For our NOTscars we’d thought we’d honor one of the most watched forms of visual media in the world: airplane pre-flight safety videos! They’re viewed by some 600 million people last year – yet they don’t have an Oscar category. Which is a crime, especially since over the last few years the genre has undergone a renaissance. Airlines now compete to make their safety videos actually entertaining. And the company that started this arms race is Virgin America.
Their latest video was directed by Jon Chu, who’s big-screen credits include “GI Joe: Retaliation,” and “Justin Bieber: Never Say Never.” Below he explains how the video came about, how he worked around tight restrictions and a low budget, and why his mom is now treated like a queen on flights.
On how the video came about
The whole reason I did it was because people are forced, by law, to look at your work. Like, what other artist wouldn’t love that? They’re actually locked into their seats and cannot turn away.
So, the job, obviously, was to make something that people would pay attention to. And Virgin has a long history in music, and they wanted to incorporate that in their new video. They also had to top their old video, which was sort of the flagship video, starting sort of the arms race. And that had been playing for five or six years.
So, this one was supposed to use music, describe the things, get people’s attention, and it’s a lot of fun and crazy. We have dancers from all walks of life, roboters, crumpers, b-boys, ballerinas, you name it.
On working around Federal Aviation Administration (FAA) restrictions
Trying to write a song with the FAA is a very difficult situation [laughs].
We had pages and pages of Federal laws that we had to follow and phrases that we had to say. And Todrick Hall, who wrote the song, he can come up with rhymes to anything, and this was sort of a challenge for both of us.
We were definitely more irreverent. Like, when she says, “If you don’t know how to use a seat belt,” in our original version, she says, “What the —- is wrong with you?” and she literally says…and we like, bleeped it out, but they didn’t want that.
The FAA definitely wanted to show how do you get your safety vests on and off, and where do you find it? And everything was very abstract because we had these IKEA chairs that we retrofitted to look like airplane chairs because we didn’t have enough money to rent a plane, and Virgin America didn’t let us use a plane.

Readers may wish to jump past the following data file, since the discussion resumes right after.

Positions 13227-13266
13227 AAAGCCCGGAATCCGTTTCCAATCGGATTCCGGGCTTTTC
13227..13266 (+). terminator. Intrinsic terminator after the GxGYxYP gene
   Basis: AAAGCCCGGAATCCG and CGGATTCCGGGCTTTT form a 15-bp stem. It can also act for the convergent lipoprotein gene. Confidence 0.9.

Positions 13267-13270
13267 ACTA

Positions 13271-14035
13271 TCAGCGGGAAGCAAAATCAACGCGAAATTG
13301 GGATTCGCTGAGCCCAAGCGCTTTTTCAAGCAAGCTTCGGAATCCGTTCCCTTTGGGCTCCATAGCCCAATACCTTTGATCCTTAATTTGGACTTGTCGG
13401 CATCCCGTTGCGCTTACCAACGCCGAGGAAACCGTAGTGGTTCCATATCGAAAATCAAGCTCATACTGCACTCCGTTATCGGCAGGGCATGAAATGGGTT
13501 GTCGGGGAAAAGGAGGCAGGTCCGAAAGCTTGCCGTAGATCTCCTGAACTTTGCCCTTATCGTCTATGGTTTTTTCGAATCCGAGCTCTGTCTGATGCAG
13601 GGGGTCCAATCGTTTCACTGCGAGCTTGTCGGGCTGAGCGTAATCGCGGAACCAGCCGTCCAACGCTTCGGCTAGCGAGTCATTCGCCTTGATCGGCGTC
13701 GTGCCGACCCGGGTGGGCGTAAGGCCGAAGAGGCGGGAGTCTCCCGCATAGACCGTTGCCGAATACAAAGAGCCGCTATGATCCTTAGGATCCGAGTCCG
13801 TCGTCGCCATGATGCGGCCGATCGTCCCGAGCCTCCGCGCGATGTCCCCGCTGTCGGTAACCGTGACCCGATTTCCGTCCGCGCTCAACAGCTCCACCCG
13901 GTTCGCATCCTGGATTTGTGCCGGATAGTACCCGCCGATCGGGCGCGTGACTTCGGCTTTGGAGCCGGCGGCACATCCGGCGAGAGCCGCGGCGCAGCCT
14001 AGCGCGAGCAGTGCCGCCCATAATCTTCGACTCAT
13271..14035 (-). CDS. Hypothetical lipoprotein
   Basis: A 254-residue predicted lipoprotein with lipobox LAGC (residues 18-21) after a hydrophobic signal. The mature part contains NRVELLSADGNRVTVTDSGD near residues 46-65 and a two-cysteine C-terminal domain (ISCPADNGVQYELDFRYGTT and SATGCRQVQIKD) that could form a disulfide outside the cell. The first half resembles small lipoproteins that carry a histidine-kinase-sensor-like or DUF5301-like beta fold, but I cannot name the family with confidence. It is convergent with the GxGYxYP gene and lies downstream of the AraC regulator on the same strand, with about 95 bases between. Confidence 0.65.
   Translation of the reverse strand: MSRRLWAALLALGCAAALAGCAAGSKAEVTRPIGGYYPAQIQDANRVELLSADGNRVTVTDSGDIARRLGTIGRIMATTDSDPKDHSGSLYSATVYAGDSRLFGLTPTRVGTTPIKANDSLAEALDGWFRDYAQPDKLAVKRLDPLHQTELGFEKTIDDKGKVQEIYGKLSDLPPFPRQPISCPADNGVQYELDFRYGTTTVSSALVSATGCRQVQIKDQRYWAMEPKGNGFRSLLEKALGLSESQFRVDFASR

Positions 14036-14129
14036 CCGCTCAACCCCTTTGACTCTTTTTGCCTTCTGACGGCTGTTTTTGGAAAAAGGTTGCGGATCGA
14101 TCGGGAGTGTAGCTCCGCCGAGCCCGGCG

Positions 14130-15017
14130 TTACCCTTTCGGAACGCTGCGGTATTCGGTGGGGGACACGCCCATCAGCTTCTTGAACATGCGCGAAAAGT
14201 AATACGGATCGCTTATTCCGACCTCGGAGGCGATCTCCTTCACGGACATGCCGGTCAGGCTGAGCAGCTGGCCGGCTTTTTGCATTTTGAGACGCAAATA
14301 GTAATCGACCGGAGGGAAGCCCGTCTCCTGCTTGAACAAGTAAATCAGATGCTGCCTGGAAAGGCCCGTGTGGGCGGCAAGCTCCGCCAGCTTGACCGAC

The one life vest that doesn’t inflate in the video was actually defective
We had a very tight budget, and in order to use a plane, it costs money, and we didn’t have that money, including the uniforms. We had to rent those things from them. But even like, the vests. We only got like, six life vests, and once you pull the cord, they’re dead.
We could do two takes, and that’s really scary when you’re shooting a day and a half and trying to get it all in.
So, we pull it, and one guy’s vest doesn’t open, and it just so happens, in the lyrics, it’s like, you know, if it doesn’t inflate, you can blow into the tube. So, we used that, incorporated, and the shot works perfectly, but that was not planned.
On how a low budget breeds innovation
Right before this video, I had just done “G.I. Joe: Retaliation,” which was like, $120 million movie with The Rock and Bruce Willis and Channing [Tatum], and just, it brings out the real storyteller in you. You really have to come down to: what are we trying to say? And then, how do we bring life to it? How do we bring our own personality to it?
I think the fact that there wasn’t the pressure of like, “Oh, but an audience has got to, like, pay money to see it.” I think it just was really freeing, and as a storyteller, it was just such a great exercise even though we had no clue whether anyone was going to watch this, in terms of like, beyond being forced to in a plane.
On the few perks that came after the video
It’s pretty awesome. Yeah, my mom, whenever she goes on a Virgin flight, she like, tells people around her because she’s so excited. And so, some people groan because they’re like, “Oh, god, not that thing again,” but then she gets treated like a queen by everybody. So, she loves it. They make announcements on the overhead. It’s pretty nuts.
I did this thing with Paul Allen, and he has this thing with Vulcan Pictures where they try to teach people about the economy, and so, they had ten different filmmakers do one. And it’s because of this, they had me come on and do one, and it’s called “Supply and Dance, Man.”